This month's Live Red for Women's Heart Health story is about Linda Lockhart, a woman who was born with a heart condition but didn't find out what it was until it was almost too late.

Live Red is partnership with Wellmont Health System to educate you on the signs of heart disease.

If you listen to Linda Lockhart's heartbeat today, it will sound completely normal.  Less than six months ago, that wasn't the case.

"It just goes so fast," said Lockhart. "It felt like someone was sitting on your chest, it was a really strong feeling."

She told she's dealt with episodes like that her whole life but didn't think twice about them because she lives a healthy lifestyle with exercise and a balanced diet. Lockhart told us she doesn't have a family history of heart disease either.

Four years ago, however, it got worse and then her doctor had some scary news.

"What he had told me was eventually your heart will wear out," she said.

Lockhart was diagnosed with idiopathic ventricular tachycardia, or v-tach.

Cardiologist and electrophysiologist, Dr. Gregory Jones, told us in a normal heart the top and bottom halves of the heart alternate beats in a steady rhythm.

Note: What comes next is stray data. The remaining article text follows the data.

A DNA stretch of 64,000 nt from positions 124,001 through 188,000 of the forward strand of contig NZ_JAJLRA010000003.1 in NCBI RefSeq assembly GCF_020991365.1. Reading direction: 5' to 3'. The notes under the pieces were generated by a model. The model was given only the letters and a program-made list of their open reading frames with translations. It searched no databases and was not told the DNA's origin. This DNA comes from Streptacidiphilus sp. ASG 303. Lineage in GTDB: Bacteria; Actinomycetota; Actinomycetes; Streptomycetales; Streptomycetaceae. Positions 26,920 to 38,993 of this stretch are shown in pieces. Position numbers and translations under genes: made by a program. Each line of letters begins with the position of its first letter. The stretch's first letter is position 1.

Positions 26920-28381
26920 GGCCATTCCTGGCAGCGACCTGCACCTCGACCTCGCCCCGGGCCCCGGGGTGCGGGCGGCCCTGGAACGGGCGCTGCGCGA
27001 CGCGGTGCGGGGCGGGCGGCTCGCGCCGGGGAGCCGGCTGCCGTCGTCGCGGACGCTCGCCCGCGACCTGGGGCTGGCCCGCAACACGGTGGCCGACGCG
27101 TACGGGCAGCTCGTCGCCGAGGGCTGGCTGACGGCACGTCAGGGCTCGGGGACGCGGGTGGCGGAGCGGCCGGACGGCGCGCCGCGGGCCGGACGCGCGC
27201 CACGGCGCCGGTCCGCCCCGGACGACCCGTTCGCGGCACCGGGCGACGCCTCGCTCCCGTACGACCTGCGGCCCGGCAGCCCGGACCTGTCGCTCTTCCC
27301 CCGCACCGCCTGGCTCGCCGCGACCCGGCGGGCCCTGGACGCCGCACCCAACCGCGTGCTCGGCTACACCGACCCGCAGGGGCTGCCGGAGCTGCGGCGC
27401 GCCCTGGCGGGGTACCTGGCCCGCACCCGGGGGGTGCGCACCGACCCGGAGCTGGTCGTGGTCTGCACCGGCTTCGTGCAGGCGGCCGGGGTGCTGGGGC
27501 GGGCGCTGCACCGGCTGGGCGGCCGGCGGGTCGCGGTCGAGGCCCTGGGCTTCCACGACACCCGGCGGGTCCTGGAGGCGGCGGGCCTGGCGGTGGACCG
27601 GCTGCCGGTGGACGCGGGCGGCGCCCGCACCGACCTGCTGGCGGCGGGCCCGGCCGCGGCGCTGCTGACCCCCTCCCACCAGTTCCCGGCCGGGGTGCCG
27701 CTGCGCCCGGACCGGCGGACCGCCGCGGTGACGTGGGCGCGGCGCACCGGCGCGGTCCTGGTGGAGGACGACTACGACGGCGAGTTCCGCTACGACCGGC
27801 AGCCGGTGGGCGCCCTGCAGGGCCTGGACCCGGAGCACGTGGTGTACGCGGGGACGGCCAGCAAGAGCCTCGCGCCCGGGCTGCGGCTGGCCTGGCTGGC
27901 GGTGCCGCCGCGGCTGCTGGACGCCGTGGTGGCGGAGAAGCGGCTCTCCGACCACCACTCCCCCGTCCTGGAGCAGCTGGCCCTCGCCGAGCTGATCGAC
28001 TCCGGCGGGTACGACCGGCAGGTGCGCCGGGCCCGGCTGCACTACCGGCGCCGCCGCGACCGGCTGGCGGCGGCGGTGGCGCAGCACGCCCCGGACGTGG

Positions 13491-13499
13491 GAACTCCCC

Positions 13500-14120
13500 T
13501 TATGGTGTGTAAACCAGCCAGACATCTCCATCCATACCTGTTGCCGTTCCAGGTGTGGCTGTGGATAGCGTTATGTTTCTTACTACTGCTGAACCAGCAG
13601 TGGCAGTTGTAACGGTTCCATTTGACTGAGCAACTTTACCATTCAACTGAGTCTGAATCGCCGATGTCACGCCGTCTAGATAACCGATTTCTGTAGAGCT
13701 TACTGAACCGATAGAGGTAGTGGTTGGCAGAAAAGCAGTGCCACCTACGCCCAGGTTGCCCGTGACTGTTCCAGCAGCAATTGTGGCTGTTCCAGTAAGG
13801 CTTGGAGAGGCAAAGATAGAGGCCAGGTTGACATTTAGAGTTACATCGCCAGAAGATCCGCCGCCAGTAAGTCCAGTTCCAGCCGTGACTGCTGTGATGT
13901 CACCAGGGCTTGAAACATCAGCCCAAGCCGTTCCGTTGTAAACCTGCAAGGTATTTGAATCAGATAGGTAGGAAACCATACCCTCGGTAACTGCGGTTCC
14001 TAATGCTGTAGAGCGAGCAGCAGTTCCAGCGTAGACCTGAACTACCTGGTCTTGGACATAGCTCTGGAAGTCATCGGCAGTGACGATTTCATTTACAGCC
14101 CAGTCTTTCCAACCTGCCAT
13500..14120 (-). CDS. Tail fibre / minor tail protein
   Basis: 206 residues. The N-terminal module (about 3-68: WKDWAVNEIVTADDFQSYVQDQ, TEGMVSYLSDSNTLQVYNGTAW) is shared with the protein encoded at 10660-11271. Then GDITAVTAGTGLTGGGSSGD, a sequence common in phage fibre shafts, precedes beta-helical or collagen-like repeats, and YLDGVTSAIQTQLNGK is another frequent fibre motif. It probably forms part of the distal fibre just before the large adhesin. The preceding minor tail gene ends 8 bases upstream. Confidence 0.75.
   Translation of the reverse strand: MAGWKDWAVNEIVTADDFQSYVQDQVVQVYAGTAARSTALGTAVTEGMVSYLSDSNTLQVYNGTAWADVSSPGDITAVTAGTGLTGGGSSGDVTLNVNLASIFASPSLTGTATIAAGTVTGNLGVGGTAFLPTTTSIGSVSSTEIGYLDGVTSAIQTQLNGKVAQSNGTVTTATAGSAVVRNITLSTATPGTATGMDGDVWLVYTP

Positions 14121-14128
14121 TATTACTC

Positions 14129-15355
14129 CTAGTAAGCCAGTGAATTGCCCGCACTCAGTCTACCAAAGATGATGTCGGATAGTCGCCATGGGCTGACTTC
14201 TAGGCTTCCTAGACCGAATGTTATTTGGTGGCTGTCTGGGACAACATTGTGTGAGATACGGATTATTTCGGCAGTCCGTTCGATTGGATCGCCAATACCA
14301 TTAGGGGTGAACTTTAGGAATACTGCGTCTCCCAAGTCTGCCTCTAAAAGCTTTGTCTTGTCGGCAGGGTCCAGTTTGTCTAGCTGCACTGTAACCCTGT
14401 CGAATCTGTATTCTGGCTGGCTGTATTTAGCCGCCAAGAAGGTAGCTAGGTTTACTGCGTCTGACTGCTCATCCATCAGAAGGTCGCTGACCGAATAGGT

In Lockhart's case, he told us, abnormal cells were causing the bottom half of her heart to beat much faster than the top half.

"Causing her dizziness, lightheadedness, shortness of breath, reduced exercise tolerance," explained Jones.

Medicine made her symptoms get worse so her only hope was a procedure to burn away the abnormal cells.

"When you go for those kinds of tests you actually have to have the palpitations and be in v-tach, in my case anyway, before they can do the ablation and I never was," said Lockhart.

It took four years filled with pain and worry before that would happen but now her heart beats normally and she is back to regular check-ups.

Dr. Jones told us that even though Lockhart's condition was an extreme case, arrhythmias are common.

"A lot of people get mislabeled as anxiety prone but in fact it is a true arrhythmia," said Jones. "That's something I see almost on a daily basis."

He suggests that if your heart rate gets elevated when it's not under stress, you should see a doctor and get checked out.